#### A.1.1. Convective Time Derivative

[For a more rigorous discussion, see
chapter 1 of the book by R.E.Meyer, "Introduction to Mathematical Fluid
Dynamics", Wiley (1971). Part I of
the book "Fluid Mechanics", Springer (1997), by J.Spurk, gives a good
introduction to the foundamentals of the subject. ]

For our purposes, a fluid can be thought of
as a collection of "fluid particles" that is dense enough to be
considered as a continuum. Operationally, this means the characteristic
lengths of the phenomena under study must be significantly larger than the
average nearest neighbor particle distances. Here, a particle means something that can be
treated mathematically as occupying a geometric point in space but large enough
physically so that fluctuations on the atomic scale can be neglected.

As a direct extension of the mechanics of
discrete particles, the basic dynamical variables are the particle positions **x**(**z**,*t*) and velocities **v**(**z**,*t*) where **z** is the label of the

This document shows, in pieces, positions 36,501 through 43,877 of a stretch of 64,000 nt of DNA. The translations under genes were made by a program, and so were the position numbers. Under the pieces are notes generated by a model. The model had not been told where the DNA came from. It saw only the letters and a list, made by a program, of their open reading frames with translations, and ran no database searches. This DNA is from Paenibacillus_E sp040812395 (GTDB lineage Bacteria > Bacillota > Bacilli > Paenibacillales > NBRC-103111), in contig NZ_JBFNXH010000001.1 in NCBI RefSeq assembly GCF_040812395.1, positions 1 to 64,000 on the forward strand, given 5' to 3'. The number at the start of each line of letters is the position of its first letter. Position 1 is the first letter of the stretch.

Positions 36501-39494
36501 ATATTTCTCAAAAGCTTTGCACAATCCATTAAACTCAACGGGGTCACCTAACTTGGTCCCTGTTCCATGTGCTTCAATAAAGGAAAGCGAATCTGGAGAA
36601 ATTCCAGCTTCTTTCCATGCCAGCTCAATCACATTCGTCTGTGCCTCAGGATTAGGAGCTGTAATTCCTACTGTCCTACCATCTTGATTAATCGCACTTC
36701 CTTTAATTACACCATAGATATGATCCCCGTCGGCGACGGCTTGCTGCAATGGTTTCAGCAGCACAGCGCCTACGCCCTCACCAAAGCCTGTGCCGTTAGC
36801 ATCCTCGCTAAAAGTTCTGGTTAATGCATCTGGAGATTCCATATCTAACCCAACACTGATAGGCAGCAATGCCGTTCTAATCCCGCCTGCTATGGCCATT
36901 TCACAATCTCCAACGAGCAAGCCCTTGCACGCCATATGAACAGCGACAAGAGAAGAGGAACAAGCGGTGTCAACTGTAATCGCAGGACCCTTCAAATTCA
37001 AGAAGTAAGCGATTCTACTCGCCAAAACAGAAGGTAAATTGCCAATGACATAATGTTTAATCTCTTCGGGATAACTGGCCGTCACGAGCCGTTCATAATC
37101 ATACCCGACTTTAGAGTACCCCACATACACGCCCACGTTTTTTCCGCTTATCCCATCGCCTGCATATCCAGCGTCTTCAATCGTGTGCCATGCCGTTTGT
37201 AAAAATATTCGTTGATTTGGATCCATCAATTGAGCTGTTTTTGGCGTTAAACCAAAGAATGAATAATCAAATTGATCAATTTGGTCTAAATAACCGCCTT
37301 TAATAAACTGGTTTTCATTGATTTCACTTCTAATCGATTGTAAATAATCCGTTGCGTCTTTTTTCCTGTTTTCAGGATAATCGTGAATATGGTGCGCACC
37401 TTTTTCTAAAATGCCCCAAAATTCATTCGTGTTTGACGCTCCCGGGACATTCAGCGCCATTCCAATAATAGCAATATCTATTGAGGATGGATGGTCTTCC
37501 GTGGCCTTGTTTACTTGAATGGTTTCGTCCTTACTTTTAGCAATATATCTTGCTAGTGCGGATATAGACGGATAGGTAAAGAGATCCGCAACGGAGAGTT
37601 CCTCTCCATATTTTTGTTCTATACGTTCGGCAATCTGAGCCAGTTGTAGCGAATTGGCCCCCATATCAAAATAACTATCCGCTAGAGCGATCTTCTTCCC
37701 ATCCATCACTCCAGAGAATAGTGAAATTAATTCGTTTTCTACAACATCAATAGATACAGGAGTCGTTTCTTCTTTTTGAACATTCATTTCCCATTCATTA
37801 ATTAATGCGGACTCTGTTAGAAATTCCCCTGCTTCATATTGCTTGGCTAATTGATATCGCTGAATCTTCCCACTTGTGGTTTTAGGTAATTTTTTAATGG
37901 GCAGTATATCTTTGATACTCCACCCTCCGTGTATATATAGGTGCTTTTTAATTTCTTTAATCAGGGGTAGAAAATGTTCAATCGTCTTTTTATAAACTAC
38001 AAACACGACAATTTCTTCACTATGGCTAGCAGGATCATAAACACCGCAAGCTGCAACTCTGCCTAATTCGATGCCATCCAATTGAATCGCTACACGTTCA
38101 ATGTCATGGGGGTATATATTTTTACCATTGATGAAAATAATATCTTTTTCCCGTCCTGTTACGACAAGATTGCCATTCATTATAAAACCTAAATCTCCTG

particles. Similarly, any property *F* of the system will be decribed by
F(
z,t
)
. This is called the **Lagrangian** formulism. Usually,
one simply uses the positions of the particles at, say *t *= 0, to label them, i.e.,
z=x(
z,0
)=x(
0
)
. On the other hand, the natural way to describe
a property *F* of a continuum is by
means of a (field) function
f(
x,t
)
. This is called the **Eulerian** formulism.

Now, at time *t*, the position of the particle **z** can be written as

x(
t
)=x(
z,t
)=x[
x(
0
),t
]
(A.1)

Consider now a density

f(
x,t
)=f[
x(
z,t
),t
]
=F(
z,t
)
(A.1a)

The **convective**,
or **material**,** time derivative** is defined as

D
Dt
f(
x,t
)≡
(
∂F(
z,t
)
∂t
)
z

which gives the change rate of *f* seen in a frame moving with the fluid
particle **z**. Written in terms of *f*, we have

Df
Dt
=
(
∂f[
x(
z,t
),t
]
∂t
)
z

=
(
∂f(
x,t
)
∂t
)
x
+
(
∂f(
x,t
)
∂x
)
t
⋅
(
∂x(
z,t
)
∂t
)
z
(A.2)

Now,
(
∂x(
z,t
)
∂t
)
z
is simply the velocity
Dx
Dt
=v(
x,t
)
of the fluid particle **z**. Hence

Df
Dt
=
(
∂f(
x,t
)
∂t
)
x
+v⋅
(
∂f(
x,t
)
∂x
)
t

Since *f*
is arbitrary, this implies the relation

D
Dt
=
∂
∂t
+v⋅
∇
x
(A.4)